GAO Report Cites Losses as Primary Driver of Medical Liability Costs

July 30, 2003

A new report from the General Accounting Office (GAO) concluding that medical liability losses are the primary drivers of insurance
rates reportedly corroborates data provided to the GAO last December by the National Association of Independent Insurers (NAII).

“The GAO report reinforces insurers’ contention that loss costs, not poor investment performance, are the most significant contributor to higher premiums,” said David Golden, director of commercial lines for the NAII. “The insurance industry has always made it clear that although other factors have a marginal impact, rates are driven by losses, plain and simple. The leading cause of current market conditions was the massive increase in losses in the mid- to late 1990s. When the median judgment doubles from $500,000 to more than $1 million in just five years, this is bound to have an impact on premiums.”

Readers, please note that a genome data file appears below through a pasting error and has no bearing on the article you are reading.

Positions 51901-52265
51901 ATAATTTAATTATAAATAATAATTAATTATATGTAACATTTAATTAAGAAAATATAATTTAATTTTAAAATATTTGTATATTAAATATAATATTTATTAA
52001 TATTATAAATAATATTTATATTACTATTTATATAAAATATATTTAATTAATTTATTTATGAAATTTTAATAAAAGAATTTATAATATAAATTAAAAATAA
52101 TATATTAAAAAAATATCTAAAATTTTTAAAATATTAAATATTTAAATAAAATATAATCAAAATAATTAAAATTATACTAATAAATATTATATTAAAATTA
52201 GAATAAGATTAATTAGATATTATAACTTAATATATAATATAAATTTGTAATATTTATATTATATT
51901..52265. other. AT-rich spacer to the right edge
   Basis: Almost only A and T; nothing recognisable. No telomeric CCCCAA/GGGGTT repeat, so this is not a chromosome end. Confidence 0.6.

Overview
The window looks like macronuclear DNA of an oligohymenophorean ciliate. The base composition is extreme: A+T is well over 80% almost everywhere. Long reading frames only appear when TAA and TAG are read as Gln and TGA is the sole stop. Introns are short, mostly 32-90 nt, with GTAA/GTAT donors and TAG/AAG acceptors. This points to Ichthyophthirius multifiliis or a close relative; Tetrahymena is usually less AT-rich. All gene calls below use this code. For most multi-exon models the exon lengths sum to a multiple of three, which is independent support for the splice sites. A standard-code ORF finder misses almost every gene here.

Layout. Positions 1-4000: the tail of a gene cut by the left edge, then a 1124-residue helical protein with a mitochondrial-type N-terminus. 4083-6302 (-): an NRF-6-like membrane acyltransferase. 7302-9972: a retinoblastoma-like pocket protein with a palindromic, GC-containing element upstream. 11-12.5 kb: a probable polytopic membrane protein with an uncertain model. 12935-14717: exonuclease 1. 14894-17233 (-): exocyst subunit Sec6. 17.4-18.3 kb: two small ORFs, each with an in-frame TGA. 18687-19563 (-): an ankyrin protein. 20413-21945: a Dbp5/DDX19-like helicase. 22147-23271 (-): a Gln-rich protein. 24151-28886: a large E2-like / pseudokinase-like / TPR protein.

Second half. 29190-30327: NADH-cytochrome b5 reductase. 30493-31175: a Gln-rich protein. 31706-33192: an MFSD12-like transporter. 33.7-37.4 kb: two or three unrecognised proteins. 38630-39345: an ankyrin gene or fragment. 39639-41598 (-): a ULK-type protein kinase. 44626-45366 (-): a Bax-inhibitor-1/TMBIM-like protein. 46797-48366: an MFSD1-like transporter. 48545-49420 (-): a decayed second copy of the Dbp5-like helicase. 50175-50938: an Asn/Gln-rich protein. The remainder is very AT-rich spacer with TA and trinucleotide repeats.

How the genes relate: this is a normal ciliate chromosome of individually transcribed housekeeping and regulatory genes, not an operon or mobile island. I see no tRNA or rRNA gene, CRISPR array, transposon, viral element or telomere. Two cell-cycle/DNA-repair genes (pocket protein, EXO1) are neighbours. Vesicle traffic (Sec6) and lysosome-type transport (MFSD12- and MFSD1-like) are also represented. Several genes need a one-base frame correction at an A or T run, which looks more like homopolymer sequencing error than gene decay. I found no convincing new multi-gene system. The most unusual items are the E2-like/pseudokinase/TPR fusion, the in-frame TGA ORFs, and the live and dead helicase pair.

The GAO prepared the report at the request of Congress and released the results this week. The primary finding states that “multiple factors have combined to increase medical malpractice premium rates over the past several years, but losses on medical malpractice claims appear to be the primary driver of increased premium rates in the long term. Such losses are by far the largest component of insurer costs, and in the long run, premium rates
are set at a level designed to cover anticipated costs.”

Other major factors for the medical liability crisis cited in the report include:

· A decrease in investment income on bonds;
· Vigorous competition among insurers during the 1990s; and
· Increases in reinsurance rates beginning in 2001.

NAII representatives met with two GAO staffers last December, providing them with information illustrating how losses drive rates and how a number of different factors converged over time to make the current hard market more pronounced than prior hard markets.

“We hope this report is a wake-up call to legislators to the urgent need for significant civil justice reform, patterned after the MICRA law in California. A federal proposal containing many MICRA provisions has passed the House but is stalled in the Senate,” added Golden.

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